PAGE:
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How to set your kids up for a healthy year -pt. 1

September is National Childhood Obesity Awareness month, so I wanted to dedicate the next few posts to helping provide strategies for children to lead healthier lives.

I asked a friend and colleague of mine, Dr. Lynn Gettleman Chehab, to provide insight and strategies around the topic. Dr. Chehab is a pediatrician with a focus on healthy weight management and has been practicing for over 20 years.



I am often asked, “What are 1 or 2 things that I can do to help my child be healthier?” Having your child adopt a few simple habits now can improve their energy, mood, grades, and sports performance, while setting them up for a lifetime of better health. Over the next few posts I’m going to provide three different habits to prioritize.

Habit #1: Prioritize Sleep

Sleep is a secret weapon. We know that poor sleep is associated with low energy, increased blood sugar, and decreased immune function. Poor sleep can directly impact memory, mood, and grades. But many people don’t know that slight increases in sleep boost sports performance. In a 2011 study of the Stanford men’s basketball team, increasing their sleep to about an average of 8 hours a night improved their 3 point and free throw shots improved by 9 percent in just 7 weeks! And this makes sense—in addition to its importance in muscle recovery, sleep is crucial for consolidating memory of important plays and drills, not to mention academic concepts.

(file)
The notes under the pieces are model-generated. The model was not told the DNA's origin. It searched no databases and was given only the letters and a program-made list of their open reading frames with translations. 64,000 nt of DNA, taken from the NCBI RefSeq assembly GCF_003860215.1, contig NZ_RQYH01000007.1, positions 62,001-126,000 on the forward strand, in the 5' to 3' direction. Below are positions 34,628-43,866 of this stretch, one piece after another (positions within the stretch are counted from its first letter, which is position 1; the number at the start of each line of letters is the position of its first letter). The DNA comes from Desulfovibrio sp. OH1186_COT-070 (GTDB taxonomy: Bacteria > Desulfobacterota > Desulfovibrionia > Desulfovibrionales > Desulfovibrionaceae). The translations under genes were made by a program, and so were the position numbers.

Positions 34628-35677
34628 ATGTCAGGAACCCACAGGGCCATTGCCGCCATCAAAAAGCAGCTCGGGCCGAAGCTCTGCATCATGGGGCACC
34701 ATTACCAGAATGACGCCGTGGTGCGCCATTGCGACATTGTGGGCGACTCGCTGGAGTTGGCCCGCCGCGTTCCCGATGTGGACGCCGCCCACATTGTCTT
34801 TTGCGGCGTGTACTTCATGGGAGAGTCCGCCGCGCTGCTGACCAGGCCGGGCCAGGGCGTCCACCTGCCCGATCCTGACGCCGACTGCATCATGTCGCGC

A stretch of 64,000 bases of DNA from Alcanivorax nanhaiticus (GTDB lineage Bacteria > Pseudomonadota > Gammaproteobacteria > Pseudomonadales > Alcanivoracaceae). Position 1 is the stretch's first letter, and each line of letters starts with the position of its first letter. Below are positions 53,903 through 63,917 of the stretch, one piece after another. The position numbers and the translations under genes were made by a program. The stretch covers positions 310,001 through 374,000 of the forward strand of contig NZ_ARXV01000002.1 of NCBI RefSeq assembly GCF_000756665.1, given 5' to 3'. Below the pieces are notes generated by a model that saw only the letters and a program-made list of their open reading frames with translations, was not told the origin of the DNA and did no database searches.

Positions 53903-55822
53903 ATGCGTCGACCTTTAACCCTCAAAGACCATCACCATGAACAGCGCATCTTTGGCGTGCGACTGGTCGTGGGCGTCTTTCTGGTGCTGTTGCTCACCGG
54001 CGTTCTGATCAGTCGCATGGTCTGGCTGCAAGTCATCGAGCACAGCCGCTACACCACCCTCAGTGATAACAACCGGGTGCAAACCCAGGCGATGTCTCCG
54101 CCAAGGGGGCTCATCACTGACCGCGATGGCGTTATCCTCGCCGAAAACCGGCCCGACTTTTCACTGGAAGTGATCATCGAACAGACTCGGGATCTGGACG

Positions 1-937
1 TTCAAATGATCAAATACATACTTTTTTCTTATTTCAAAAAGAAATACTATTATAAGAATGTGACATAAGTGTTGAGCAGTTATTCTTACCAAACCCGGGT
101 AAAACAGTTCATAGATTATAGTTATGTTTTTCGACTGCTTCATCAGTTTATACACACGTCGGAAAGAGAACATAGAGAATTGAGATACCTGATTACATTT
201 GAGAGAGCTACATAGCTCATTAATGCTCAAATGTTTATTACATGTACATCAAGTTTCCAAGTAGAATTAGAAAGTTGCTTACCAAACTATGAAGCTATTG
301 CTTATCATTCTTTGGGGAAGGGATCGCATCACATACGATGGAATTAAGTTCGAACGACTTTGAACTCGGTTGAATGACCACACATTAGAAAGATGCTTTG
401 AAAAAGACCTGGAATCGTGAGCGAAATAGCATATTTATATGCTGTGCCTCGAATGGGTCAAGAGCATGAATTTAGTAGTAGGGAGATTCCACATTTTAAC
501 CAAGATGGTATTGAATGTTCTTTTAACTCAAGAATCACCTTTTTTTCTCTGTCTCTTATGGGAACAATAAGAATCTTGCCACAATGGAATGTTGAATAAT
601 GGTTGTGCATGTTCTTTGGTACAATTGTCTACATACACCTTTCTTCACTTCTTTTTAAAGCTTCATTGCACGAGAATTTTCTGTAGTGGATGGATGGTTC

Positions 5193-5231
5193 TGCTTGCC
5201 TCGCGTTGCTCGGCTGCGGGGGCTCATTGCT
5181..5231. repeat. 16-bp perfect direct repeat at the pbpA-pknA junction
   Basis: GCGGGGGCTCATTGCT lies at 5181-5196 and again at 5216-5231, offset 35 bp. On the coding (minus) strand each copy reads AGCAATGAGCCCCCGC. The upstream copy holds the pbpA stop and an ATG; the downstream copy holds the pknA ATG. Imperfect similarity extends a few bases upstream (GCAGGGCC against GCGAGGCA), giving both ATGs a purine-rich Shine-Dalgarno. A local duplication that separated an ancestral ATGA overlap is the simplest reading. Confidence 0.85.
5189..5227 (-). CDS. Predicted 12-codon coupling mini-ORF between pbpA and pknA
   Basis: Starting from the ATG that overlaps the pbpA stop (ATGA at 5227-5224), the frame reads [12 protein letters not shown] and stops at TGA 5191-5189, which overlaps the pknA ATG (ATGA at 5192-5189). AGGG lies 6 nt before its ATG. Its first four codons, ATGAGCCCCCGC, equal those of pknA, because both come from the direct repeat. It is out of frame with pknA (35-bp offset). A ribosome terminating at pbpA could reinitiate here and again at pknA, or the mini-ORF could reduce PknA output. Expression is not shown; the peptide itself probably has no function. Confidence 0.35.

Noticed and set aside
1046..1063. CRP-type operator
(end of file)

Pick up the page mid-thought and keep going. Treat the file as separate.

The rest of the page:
How to help your children sleep better?

1) Have a set bedtime that does not vary too much on weekends. If your teen stays up until 2 am on a Saturday and sleeps in until 11 am the next day, it is very likely that she will have a hard time falling asleep before midnight on Sunday and it will take her days to catch up.

2) Ideally, put that phone away an hour before bedtime! Even on “sleep mode”, just seeing a phone is incredibly stimulating and can impair getting into a deep restful sleep. Have a family docking location in a central area outside of everyone’s bedrooms. Each family can commit to a “bedtime” for their phone.

3) Help your child develop a sleep time routine—reading, bath, shower, listening to music—whatever it is (and it should avoid screens), signals the body to wind down and prep for a deep restful sleep.

4) Our sleep rooms should be like a cool dark cave—quality shades are a good investment!

5) Teens should get a minimum of 8 hours of sleep a night (ideally 9) and younger children 9-10. This can be very hard with sports, homework, and activities. It takes about 3 days to recover from a bad night’s sleep. If possible, prioritize sleep over early morning workouts, especially within a few days of meets, tournaments, and games. Many high school athletic directors are recognizing the importance of good sleep and are limiting early morning lifts and practices.

Back soon with parts 2 and 3!

– Dr. Lynn Chehab